Obscure but exceedingly handsome and reliable shrub for hedges, specimens, eventually a small tree. Rounded leaves are good looking year round and especially when they first emerge brilliant salmon red before settling to dark green. This is the most showy display on this plant and it lasts for weeks. In mid-late summer small pendant white/cream flowers are nestled among the leaves, you really have to look to see them. Clean evergreen whose foliage is never marred by fungus or cold. Full sun to high overhead shade. To 8′-10′ tall and about half as wide. With great age and no pruning it can achieve small tree status and it forms attractive cloud like crowns of foliage. As a hedge it excels. Plant 2 gallon plants on 3′ centers and mulch. Irrigate about once a week until you see good new growth. Established plants are very tolerant of dry conditions. Theaceae- Camellia family. Excellent cold hardiness to 0ºF, tolerate some subfreezing wind. Excellent companion plant for Rhododendrons, Pieris, Illicium. Full sun to quite a bit of shade. Native to Japan. Good looking tough plant. Light deer resistance.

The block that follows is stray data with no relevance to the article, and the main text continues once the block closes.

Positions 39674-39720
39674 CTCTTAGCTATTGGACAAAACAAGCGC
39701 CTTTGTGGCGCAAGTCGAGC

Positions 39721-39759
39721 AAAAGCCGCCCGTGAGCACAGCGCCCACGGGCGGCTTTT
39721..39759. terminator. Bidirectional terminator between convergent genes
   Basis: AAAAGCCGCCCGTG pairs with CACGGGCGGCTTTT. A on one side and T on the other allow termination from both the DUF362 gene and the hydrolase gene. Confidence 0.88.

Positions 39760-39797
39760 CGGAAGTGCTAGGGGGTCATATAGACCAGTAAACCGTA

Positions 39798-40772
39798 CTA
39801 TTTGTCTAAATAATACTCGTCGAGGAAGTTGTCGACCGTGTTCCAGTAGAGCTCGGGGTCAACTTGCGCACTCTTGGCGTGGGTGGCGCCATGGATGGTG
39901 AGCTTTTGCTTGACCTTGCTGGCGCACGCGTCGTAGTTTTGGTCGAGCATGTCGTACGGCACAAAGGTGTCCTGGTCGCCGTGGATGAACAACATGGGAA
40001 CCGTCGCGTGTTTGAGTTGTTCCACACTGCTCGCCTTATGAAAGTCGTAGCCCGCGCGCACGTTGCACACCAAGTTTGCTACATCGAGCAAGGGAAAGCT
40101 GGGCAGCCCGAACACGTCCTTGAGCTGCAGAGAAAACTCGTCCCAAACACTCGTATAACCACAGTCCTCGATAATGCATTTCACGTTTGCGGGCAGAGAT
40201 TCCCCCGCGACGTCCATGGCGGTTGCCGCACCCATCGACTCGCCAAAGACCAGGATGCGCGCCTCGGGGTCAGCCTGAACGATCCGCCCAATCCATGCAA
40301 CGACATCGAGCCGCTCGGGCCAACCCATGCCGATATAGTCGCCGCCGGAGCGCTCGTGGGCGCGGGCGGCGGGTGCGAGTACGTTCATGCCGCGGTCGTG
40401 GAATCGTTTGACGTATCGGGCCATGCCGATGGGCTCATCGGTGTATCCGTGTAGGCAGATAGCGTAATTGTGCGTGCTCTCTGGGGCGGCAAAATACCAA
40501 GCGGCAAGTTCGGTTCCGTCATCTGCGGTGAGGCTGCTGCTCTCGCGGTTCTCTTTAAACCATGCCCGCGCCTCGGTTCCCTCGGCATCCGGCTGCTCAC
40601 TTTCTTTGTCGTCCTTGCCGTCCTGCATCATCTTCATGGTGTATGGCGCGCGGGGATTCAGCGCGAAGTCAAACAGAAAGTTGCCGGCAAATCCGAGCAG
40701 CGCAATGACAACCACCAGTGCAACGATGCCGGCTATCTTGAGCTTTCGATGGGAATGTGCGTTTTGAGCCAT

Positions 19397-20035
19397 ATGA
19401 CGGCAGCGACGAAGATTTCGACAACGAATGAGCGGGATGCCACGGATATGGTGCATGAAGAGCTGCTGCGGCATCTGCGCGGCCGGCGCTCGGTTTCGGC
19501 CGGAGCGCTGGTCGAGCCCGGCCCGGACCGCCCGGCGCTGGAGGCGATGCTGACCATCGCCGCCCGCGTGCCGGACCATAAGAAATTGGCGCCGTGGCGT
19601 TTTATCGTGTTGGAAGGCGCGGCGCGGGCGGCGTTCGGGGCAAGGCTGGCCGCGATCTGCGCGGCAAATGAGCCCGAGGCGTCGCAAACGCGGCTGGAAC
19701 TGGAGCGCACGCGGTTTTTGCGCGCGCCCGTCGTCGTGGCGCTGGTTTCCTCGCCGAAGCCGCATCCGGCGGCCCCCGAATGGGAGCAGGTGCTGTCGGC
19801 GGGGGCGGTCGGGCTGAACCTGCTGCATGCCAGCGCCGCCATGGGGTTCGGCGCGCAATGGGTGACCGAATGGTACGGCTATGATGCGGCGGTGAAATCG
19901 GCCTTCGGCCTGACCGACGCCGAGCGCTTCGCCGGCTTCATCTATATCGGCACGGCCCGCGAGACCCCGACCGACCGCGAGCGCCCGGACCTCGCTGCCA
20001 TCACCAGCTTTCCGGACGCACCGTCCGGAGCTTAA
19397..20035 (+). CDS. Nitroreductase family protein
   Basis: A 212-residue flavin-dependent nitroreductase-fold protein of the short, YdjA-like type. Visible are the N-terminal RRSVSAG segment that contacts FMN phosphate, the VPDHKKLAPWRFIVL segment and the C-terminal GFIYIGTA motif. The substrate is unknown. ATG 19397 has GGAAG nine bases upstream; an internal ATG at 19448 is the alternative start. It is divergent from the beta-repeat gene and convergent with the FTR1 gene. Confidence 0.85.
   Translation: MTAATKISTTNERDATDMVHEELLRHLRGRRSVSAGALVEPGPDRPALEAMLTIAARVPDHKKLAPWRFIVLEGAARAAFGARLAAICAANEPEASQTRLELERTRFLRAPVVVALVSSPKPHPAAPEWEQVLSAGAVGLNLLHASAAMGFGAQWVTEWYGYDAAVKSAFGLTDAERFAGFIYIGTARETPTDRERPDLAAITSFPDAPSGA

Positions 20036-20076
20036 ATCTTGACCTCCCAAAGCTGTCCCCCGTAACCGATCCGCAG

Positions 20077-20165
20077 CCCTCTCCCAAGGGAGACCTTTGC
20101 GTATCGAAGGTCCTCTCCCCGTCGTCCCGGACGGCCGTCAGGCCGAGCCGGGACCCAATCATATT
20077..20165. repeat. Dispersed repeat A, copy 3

Common snowberry is very widespread in our state and is found in a host of biomes This small, deciduous, suckering shrub begins spring with leaves of the freshest green, so fresh they flutter on the late spring early summer breeze. After several weeks of foliage the small white tinted pink flowers are shaped like small bowls and line the stem at every leaf axil. These morph into plush, plump pure white berries that are quite a bit larger than the relatively insignificant flowers. The berries (drupes) are perched in groups on the stems. Their pure white hue is easy to spot for humans and especially birds.They relish the berries while they are toxic for humans. To 32″ tall forming a dome shaped suckering shrub twice as wide. Water to establish the first season then none in subsequent years. The berries last well into winter before becoming animal snacks. The gray thin arching stems create a haze on the forest floor that becomes acid green as leaves appear. Spreads by stolons underground to expand its territory. Its adaptable to both upland quite dry situations as well as vernally wet spots in floodplains and fields. Common associates are with Quercus garryana ( Oregon White Oak) and Fraxinus latifolia ( Oregon Ash) as an understory component. It tolerant dense shade as long as its deciduous to full hot sun, Very well adapted to the driest summers. In summer the acid green leaves change to a dark blue green and are often afflicted by a strain of powdery mildew- my whole life I’ve known this shrub and I’ve never seen powdery mildew cause any permanent damage- mostly its just a poor aesthetic look for late summer to autumn. Fall color is soft yellow and brief. Branches may be carefully cut in berry and will hold them in arrangements for quite a few days. An excellent forage and cover plant for native fauna. A great native shrub for beginners. This is the taller form of the two species that we grow. Native to the Portland city limits. Moderate deer resistance. One of our best shrubs for seasonally dry shade. Oregon native plant.